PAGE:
Wednesday, January 19, 2011

Review: Ryan and Michelle Shine in 'Blue Valentine'

Do you ever watch only the first half of films you don't like the endings to? Like Titanic, until the iceberg hits, or Romeo and Juliet, until Mercutio dies. I like having that option, to watch the happy parts and pretend the rest never happened.

Blue Valentine doesn't give you that option. Director Derek Cianfrance tells the story of Dean and Cindy using flashbacks to a happier time, in stark comparison to the discontent and loveless life they currently live. It is so very effectively done that I found myself craving scenes from the beginning of their relationship, the good times, so I could get away from the exhaustion of watching their marriage painfully deteriorate. This is, I think, what Cianfrance was going for, because you feel what they feel. You can’t help but fall in love with Dean as he pursues her, romances her (something she is obviously not used to), and saves her from her circumstances. But, it's not all romance and passion. You also feel as claustrophobic as Cindy does with Dean in that tacky hotel room. And you feel as hopeless as Dean feels, in love with a woman who simply outgrew him.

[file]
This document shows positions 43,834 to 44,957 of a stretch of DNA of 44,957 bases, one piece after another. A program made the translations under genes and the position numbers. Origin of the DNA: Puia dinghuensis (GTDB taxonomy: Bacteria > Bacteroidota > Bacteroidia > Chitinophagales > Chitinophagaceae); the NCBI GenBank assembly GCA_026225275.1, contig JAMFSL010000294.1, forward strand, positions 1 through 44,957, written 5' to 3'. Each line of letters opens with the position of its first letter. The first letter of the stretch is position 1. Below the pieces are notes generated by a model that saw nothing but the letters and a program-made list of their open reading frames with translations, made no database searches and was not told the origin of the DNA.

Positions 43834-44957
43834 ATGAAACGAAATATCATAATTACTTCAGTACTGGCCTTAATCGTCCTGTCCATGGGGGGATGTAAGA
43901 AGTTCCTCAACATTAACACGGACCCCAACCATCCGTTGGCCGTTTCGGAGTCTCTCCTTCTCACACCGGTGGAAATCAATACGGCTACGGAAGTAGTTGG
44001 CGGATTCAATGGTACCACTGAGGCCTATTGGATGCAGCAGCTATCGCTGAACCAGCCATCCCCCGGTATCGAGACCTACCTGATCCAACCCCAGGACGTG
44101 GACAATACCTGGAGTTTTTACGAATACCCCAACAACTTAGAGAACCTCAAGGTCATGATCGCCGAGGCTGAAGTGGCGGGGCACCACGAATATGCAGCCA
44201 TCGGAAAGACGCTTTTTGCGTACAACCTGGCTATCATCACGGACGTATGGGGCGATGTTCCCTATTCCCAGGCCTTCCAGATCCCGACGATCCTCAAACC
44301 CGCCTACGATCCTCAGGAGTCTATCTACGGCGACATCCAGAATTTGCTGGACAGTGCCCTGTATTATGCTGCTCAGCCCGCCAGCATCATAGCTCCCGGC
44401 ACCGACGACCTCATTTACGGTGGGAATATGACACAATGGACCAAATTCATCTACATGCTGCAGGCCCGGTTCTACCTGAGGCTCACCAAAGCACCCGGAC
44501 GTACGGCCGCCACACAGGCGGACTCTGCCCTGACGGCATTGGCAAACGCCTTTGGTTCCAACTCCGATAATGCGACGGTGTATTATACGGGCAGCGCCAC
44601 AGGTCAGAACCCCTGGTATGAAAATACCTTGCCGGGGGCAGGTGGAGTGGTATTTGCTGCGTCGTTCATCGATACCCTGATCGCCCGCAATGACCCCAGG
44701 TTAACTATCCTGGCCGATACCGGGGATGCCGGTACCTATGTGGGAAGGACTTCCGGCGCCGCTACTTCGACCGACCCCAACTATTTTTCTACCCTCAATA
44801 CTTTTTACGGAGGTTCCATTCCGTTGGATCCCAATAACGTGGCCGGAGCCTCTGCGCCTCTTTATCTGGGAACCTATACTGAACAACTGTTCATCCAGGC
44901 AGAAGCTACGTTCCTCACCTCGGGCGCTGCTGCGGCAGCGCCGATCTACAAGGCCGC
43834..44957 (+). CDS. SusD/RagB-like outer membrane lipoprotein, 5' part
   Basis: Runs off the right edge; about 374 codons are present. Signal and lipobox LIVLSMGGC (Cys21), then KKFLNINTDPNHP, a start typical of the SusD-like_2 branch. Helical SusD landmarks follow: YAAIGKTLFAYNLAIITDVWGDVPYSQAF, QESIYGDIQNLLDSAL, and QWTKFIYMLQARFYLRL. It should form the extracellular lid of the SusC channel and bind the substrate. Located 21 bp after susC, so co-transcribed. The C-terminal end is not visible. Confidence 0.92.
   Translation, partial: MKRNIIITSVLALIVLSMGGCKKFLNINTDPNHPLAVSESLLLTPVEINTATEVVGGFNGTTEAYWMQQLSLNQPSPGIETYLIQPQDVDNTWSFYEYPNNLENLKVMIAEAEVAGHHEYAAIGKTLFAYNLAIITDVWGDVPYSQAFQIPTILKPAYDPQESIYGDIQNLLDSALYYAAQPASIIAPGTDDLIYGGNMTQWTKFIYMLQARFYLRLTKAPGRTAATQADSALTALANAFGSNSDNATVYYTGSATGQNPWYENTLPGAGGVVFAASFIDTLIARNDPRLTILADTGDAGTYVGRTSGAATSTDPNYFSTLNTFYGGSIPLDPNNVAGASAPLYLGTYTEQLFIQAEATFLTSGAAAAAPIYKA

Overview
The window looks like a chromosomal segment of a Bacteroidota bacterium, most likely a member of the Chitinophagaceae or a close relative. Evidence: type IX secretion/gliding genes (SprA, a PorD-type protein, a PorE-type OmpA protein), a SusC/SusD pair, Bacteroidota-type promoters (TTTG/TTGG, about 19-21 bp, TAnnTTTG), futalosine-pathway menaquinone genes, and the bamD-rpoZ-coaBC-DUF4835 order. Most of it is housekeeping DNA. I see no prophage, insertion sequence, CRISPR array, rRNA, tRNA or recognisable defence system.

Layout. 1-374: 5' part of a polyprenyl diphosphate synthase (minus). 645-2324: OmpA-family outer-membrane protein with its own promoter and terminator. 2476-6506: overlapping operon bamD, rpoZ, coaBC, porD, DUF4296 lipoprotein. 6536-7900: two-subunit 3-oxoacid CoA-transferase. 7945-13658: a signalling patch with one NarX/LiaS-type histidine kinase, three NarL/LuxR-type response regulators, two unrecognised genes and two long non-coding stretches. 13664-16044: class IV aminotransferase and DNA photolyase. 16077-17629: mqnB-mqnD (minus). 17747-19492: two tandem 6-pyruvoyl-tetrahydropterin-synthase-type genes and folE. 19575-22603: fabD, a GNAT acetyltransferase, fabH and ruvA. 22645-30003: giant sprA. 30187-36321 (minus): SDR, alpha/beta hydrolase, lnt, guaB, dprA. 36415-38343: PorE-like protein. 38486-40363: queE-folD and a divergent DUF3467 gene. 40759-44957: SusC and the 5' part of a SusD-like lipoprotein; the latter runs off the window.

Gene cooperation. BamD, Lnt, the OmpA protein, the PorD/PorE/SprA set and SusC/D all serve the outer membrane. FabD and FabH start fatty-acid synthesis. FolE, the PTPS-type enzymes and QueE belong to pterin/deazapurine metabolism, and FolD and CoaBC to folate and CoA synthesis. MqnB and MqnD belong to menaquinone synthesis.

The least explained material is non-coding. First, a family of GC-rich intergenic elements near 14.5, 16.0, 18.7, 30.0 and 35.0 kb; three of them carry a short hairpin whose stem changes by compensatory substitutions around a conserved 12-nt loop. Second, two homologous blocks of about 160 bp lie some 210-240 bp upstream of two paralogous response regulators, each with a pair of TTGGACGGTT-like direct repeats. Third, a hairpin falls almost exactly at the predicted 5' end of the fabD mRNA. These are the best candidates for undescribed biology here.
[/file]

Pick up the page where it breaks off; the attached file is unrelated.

Blue Valentine is a realistic portrait of a failed relationship, everything that’s wrong with simply co-existing and mechanically moving through the motions of marriage. Parts of it were physically hard to watch, to see the same two people show so much affection, then act with such disregard and malice towards each other. It was emotionally heartbreaking and both Michelle Williams and Ryan Gosling acted with such intense passion. Michelle plays Cindy with such naivity and vulnerability, while Gosling is stellar, powerful, and well, dreamy. While not typical, Blue Valentine is quite the love story. Well, I guess they’ll always have their song.

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